In addition, I have been lost a few times for a few minutes, with no clue where I was or where I was going. I often come across old friends or associates and vaguely remember their faces and even their names, but I can’t recall from where or when. An old colleague recently sent me a message thanking me for helping him get his first journalism job, but I no longer recall him or my assistance.

And once I called my cellphone to find it after searching throughout the house, car and garage. When the phone rang in my pocket, it at least helped me find some humor in my situation.

My neurologist prescribed a drug and candidly said it wouldn’t stop my regression, but might slow it down. He recently doubled the dose in hopes of accomplishing the task. Doctors have differing opinions about the drug’s effectiveness, but I take the medication, figuring it’s better to take the pill, even if it may not help, than to ignore it and end up wishing I had tried.

Scientists have yet to produce a cure for dementia, this nation’s sixth-leading cause of death. “Currently there is no cure,” the Alzheimer’s Association reports.

That is not to say there’s no hope. There have been breakthroughs in slowing dementia’s progress, especially for those, like me, who don’t show telltale signs of Alzheimer’s disease, dementia’s tragic and deadliest form.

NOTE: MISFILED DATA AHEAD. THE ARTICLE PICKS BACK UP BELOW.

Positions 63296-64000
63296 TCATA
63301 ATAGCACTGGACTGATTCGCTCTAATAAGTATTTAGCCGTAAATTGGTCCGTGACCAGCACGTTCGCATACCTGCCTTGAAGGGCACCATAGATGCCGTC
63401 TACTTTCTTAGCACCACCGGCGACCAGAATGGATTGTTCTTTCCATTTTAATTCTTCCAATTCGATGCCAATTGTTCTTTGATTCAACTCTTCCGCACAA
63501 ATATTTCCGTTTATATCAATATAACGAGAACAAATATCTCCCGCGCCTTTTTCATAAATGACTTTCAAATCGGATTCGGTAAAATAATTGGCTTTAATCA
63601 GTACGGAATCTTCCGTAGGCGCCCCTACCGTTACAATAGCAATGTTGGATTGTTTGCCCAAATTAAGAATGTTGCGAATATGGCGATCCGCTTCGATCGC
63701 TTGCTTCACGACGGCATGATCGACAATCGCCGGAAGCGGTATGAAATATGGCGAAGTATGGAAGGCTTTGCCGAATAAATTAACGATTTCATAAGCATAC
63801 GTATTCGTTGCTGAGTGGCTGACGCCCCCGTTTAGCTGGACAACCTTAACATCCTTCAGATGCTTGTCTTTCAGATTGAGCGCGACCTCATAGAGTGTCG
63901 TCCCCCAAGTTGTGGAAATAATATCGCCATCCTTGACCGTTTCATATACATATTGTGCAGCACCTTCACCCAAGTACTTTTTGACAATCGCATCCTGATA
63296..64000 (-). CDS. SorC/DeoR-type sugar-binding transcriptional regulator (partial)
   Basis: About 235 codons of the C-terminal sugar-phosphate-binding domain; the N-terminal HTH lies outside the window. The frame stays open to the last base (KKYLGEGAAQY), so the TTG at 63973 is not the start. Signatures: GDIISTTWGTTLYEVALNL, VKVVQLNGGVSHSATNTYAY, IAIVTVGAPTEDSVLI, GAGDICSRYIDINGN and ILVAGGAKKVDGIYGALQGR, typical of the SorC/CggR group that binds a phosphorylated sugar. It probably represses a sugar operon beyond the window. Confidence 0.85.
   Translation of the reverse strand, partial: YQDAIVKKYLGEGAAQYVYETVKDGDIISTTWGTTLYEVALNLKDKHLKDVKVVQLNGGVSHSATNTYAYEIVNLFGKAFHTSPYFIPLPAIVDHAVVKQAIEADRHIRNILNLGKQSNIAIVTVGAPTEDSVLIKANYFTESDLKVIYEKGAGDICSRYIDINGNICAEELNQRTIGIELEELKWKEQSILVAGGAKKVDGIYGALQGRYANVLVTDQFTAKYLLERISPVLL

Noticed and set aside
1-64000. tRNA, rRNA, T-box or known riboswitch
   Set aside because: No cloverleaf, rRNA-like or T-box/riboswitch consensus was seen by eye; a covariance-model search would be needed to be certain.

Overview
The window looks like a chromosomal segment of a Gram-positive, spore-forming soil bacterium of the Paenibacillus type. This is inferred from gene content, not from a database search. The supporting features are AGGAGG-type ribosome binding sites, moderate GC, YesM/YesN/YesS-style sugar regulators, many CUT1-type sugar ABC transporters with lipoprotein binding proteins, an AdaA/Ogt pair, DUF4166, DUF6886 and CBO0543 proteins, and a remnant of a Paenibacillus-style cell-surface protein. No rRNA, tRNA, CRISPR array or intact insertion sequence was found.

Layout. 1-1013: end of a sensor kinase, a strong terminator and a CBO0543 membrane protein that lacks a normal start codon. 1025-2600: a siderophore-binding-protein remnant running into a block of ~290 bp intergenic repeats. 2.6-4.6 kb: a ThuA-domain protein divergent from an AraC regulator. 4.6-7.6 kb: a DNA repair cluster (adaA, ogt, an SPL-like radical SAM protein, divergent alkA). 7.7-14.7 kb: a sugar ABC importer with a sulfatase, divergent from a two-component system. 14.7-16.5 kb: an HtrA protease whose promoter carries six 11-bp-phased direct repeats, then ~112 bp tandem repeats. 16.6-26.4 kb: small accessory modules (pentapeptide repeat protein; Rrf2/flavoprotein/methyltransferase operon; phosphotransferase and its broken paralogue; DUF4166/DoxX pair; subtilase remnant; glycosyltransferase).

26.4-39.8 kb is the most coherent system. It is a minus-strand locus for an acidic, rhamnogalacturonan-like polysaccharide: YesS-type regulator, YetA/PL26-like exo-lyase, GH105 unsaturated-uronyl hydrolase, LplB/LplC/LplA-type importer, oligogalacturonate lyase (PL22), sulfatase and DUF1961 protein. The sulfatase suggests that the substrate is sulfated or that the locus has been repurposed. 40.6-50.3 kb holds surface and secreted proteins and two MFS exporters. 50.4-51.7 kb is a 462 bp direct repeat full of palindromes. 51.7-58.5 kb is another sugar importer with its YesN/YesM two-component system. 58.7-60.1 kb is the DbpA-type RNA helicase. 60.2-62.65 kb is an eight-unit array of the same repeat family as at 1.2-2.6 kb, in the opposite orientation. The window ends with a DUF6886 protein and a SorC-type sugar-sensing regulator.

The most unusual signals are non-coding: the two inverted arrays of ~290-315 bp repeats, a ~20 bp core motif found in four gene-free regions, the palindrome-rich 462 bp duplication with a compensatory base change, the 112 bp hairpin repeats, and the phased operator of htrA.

Researchers apparently show great promise in their quest for answers but are hindered by a lack of drug trial volunteers and research funds. Recent figures show that the National Institutes of Health spends about $480 million on dementia research compared with nearly $8 billion on cancer and heart disease research.

Dr. Bill Thies, a senior scientist in residence at the Alzheimer’s Association, says researchers are getting close to finding significant answers. “We still have two main obstacles to overcome. First, we need volunteers. … Volunteering to participate in a study is one of the greatest ways someone can help move Alzheimer’s research forward. Second, we need a significant increase in federal research funding.”

The funding disparity could be due to the hidden, almost secretive nature of dementia. Unlike other diseases dubbed “silent killers” such as high blood pressure, colon cancer and diabetes, with dementia it is the disease’s victims who mostly suffer in silence and in the shadows, as if there were something embarrassing or shameful about having the illness.

Dementia’s victims rarely talk about their troubles with friends, associates or even family, such as the man who wrote that he awoke to find his wife crying at the kitchen table while reading my column. That prompted a long-overdue conversation about her dementia symptoms and a decision to seek medical attention.

“I think we both knew she had deteriorated, but we avoided talking about it and tried to ignore the problem the best we could,” he said. “We just never discussed it.”

There’s a difference between acknowledging you have cancer or other diseases and sharing the fact that you are slowly slipping into dementia. But there shouldn’t be.

Share your perspectives, insights and comments with Kent Pollock at